What is Scholarship For?

Commentary

Not so long ago, leftists on campus insisted that there was no discrimination against conservatives in academic hiring. They claimed professors were hired on the basis of merit (and “diversity”), and few if any meritorious (or “diverse”) conservatives wanted to be professors anyway. The left now has a new and better argument for not hiring or tolerating conservative professors, formulated by a former conservative—the University of Pennsylvania’s Damon Linker. Writing in the Week in August 2017, Linker claims that conservatives are not hired as professors in the humanities because they cannot produce “scholarship,” which “in our time is defined as an effort to make progress in knowledge.” Such progress requires addressing “the concerns of the present.” Specifically, Linker wrote that scholarship is needed “on such topics as ‘Class in Shakespeare,’ ‘Race in Shakespeare,’ ‘Gender in Shakespeare,’ ‘Transgender in Shakespeare,’” and so on. The problem, according to Linker, is that conservatives prefer to write on themes like “Love in Shakespeare” or “God in Shakespeare,” and “centuries of people have written and thought about” such things.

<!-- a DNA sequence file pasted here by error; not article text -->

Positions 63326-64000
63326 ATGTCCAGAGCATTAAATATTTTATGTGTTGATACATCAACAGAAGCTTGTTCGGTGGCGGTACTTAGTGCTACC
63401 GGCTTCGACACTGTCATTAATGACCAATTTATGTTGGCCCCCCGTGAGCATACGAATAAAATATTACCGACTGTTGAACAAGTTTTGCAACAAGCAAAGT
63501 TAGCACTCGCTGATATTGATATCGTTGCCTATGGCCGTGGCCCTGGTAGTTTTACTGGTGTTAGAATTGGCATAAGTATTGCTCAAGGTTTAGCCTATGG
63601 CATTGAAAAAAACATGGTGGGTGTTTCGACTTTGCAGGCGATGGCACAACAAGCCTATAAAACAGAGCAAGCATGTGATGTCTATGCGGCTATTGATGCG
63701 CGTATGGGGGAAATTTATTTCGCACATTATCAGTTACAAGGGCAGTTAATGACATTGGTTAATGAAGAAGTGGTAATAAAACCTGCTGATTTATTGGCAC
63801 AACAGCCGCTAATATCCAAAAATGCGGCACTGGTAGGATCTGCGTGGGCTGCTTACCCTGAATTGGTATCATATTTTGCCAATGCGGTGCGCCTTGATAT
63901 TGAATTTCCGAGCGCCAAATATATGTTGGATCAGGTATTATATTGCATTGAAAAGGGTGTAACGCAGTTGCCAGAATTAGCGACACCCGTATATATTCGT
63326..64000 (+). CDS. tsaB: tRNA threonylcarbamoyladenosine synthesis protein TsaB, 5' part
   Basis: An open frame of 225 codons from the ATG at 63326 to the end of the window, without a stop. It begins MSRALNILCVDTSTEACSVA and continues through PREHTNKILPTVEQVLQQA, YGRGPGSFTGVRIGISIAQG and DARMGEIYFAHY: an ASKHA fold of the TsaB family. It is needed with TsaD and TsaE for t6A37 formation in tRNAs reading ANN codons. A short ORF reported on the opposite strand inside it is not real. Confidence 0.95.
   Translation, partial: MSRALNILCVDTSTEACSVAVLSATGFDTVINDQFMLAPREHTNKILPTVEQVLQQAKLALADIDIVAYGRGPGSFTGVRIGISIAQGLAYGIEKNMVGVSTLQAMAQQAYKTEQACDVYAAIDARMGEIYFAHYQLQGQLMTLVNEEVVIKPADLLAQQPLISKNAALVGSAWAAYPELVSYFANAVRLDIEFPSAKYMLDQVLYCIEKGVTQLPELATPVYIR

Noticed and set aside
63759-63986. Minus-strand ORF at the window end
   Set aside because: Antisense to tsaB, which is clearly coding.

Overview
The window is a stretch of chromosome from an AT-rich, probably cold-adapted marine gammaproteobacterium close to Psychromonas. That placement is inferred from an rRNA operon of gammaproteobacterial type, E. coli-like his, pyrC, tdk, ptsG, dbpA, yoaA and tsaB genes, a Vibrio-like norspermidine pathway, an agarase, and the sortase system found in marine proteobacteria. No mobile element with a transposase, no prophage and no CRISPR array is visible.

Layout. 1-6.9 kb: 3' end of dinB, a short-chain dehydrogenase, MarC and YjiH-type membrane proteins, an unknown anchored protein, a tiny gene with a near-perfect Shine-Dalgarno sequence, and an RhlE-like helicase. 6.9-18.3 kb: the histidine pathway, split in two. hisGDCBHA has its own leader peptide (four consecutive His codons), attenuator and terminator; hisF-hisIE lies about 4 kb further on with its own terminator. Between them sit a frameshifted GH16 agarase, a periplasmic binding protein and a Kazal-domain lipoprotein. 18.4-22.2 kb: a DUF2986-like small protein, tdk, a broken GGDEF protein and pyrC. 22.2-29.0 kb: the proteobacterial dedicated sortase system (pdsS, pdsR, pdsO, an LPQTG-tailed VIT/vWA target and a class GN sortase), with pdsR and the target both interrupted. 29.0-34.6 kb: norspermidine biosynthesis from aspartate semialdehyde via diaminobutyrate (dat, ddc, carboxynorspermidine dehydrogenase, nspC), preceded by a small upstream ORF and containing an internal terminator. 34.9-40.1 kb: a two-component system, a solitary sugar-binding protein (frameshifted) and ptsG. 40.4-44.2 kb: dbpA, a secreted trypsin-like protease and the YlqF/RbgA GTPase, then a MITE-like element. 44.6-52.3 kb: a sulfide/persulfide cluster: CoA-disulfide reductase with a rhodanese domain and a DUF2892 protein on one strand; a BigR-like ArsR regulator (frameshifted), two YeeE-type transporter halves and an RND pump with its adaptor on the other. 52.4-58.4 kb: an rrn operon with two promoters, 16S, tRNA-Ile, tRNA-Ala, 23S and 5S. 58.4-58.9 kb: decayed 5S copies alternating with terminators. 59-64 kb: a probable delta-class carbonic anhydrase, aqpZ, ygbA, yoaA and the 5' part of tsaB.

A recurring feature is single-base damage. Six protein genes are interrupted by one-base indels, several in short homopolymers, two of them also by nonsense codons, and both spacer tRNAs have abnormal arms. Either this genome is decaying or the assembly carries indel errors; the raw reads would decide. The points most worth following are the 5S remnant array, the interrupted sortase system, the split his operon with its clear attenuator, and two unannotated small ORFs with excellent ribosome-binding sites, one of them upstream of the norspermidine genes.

“What’s new to say about them?” Linker asks. “Probably nothing.”

On September 15, Arthur C. Brooks, president of the American Enterprise Institute, published an article in the New York Times entitled “Don’t Shun Conservative Professors.” In his bid for tolerance, Brooks observed: “American liberalism has always insisted it is the duty of the majority to fight for the minority.” Four days later, a letter to the editor of the Times from one Gerald Harris argued: “The soul of true scholarship is a search for new meaning and a rigorous testing of old bromides. Conservatives, by definition, are committed to upholding or returning to the status quo and to resisting ground-breaking change. This is hardly a mind-set to be celebrated and rewarded at institutions dedicated to inquiry and pursuit of new challenges.” Conservative professors, therefore, deserve to be shunned.

This is precisely the opposite of the truth. After 50-plus years of university dominance, leftists are the ones who offer nothing new when it comes to scholarship. In applying postmodernist theories repetitively and uncritically to every subject under the sun, leftist scholars necessarily arrive at the same few stale conclusions time and again. It is only the rigor and honesty of traditional scholarship that allow for the flourishing of new knowledge. And in effectively barring that practice from universities, postmodernist scolds have fashioned and ennobled a regime of obscurantism.

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